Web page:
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Restorations

Conservation and Restoration

The museum's curator is responsible for ensuring artworks are conserved in safety conditions by making sure that presentation or storage does not expose the object to danger or risks of impairment.This technical monitoring is called "preventive conservation".

This means paying careful attention to the organization and maintenance of storerooms, exhibition rooms and also to the respect of technical standards against human and climate damage. The curator defines and schedules the cleanup, decontamination and maintenance (when works enter the collections). Sometimes, the object's conditions require a restoration, which must always be entrusted to accredited professionals.

Restoration aims to improve the conservation and understanding of a work. This is not a matter of repairing or systematically completing an object: to "refurbish it", but rather stabilising its conditions, making it easier to read. Every process performed on an object is significant. From a simple cleaning to a total restoration, it must be carried out by professionals specialised in materials and techniques used.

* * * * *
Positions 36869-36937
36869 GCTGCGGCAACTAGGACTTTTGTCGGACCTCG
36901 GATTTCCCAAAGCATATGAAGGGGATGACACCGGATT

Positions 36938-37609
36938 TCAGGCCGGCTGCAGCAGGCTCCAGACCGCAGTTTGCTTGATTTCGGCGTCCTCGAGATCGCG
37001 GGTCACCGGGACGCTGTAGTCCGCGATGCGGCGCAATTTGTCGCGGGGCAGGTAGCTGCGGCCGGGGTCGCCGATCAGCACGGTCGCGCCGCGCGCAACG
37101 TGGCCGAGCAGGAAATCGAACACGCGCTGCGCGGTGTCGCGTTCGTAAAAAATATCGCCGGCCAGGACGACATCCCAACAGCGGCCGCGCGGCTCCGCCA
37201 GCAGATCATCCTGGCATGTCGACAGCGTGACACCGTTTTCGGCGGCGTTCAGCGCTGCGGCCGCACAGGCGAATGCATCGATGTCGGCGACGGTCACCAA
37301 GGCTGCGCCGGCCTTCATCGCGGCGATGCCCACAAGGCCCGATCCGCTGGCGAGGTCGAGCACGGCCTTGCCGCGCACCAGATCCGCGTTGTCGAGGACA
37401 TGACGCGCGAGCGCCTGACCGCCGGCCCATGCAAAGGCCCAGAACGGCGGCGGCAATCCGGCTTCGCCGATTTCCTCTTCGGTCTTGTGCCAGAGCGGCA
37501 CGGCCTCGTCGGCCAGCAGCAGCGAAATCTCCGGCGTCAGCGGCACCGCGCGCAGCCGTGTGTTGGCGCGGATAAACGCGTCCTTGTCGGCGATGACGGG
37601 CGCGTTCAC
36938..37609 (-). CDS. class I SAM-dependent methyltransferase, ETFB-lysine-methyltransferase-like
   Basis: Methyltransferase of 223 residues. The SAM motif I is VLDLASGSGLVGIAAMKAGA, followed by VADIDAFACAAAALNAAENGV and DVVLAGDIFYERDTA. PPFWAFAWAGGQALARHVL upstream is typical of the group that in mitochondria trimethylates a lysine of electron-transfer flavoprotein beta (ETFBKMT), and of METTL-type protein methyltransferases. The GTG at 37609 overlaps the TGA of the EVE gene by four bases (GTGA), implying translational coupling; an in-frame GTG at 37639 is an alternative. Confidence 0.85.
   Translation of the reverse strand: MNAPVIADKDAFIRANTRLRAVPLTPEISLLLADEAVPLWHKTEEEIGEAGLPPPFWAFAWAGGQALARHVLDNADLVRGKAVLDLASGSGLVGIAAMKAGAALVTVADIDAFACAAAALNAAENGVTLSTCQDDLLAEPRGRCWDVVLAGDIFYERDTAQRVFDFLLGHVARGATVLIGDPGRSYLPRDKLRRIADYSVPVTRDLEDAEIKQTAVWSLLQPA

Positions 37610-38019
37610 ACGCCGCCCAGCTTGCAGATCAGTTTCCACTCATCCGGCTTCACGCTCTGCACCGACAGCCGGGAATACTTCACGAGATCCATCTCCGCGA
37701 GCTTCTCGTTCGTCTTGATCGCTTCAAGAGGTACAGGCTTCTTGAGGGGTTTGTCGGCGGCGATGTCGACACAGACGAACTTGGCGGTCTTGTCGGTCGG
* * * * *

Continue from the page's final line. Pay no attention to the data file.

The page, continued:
Before any physical procedure, the object undergoes a careful examination together with an analysis based on an historical research. The restorer and curator work together to find the best solutions.

In France, all restoration activities are subject to the following principles:


Readability

The restoration process may more or less restore the object in its entirety (at first glance, there are no visible differences between the original parts and the completed or repainted ones), but should always be detectable on a more detailed examination.

Choices made regarding restoration depend on the object's nature: a pottery extracted from archaeological excavations is better suited to a non illusionist restoration than a highly decorated piece, on which sculptural quality constitutes the main interest.


Respect of the object's history

The different stages in the object's history must remain visible. For this reason, restoration carried out on some ancient items during the 20th century may be conserved if it constitutes an interesting testimony about tastes during that period.


Reversibility

It must be possible to undo all interventions. The tasks carried out and products used are carefully recorded in the restoration file. When part of an object or decoration is incomplete, an analysis of similar objects may help restoring it. However, if there is no indication about its original appearance, it is better to keep the defect clearly visible.

Please, see bellow for restorations carried out on the museum's works.

 

 

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